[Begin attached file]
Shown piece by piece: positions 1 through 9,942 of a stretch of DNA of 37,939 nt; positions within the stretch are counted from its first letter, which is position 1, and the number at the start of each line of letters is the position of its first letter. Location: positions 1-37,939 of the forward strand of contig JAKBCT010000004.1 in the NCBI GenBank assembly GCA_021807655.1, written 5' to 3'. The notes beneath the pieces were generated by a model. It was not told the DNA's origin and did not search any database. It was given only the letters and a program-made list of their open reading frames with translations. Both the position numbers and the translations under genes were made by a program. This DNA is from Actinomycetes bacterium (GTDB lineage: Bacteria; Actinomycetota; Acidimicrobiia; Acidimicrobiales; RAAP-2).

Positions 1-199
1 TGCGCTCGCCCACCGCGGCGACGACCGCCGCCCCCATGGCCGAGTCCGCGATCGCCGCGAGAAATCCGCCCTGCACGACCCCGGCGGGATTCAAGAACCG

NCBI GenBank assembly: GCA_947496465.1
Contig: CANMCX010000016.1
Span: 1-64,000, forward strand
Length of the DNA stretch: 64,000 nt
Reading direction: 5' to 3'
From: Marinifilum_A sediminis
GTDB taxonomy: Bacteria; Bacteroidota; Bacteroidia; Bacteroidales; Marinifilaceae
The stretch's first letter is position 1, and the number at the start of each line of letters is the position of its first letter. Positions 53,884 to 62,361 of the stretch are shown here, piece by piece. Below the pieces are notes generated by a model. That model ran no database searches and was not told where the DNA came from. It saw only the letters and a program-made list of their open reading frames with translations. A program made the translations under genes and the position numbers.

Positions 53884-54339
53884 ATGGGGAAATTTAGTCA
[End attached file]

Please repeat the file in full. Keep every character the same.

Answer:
Shown piece by piece: positions 1 through 9,942 of a stretch of DNA of 37,939 nt; positions within the stretch are counted from its first letter, which is position 1, and the number at the start of each line of letters is the position of its first letter. Location: positions 1-37,939 of the forward strand of contig JAKBCT010000004.1 in the NCBI GenBank assembly GCA_021807655.1, written 5' to 3'. The notes beneath the pieces were generated by a model. It was not told the DNA's origin and did not search any database. It was given only the letters and a program-made list of their open reading frames with translations. Both the position numbers and the translations under genes were made by a program. This DNA is from Actinomycetes bacterium (GTDB lineage: Bacteria; Actinomycetota; Acidimicrobiia; Acidimicrobiales; RAAP-2).

Positions 1-199
1 TGCGCTCGCCCACCGCGGCGACGACCGCCGCCCCCATGGCCGAGTCCGCGATCGCCGCGAGAAATCCGCCCTGCACGACCCCGGCGGGATTCAAGAACCG

NCBI GenBank assembly: GCA_947496465.1
Contig: CANMCX010000016.1
Span: 1-64,000, forward strand
Length of the DNA stretch: 64,000 nt
Reading direction: 5' to 3'
From: Marinifilum_A sediminis
GTDB taxonomy: Bacteria; Bacteroidota; Bacteroidia; Bacteroidales; Marinifilaceae
The stretch's first letter is position 1, and the number at the start of each line of letters is the position of its first letter. Positions 53,884 to 62,361 of the stretch are shown here, piece by piece. Below the pieces are notes generated by a model. That model ran no database searches and was not told where the DNA came from. It saw only the letters and a program-made list of their open reading frames with translations. A program made the translations under genes and the position numbers.

Positions 53884-54339
53884 ATGGGGAAATTTAGTCA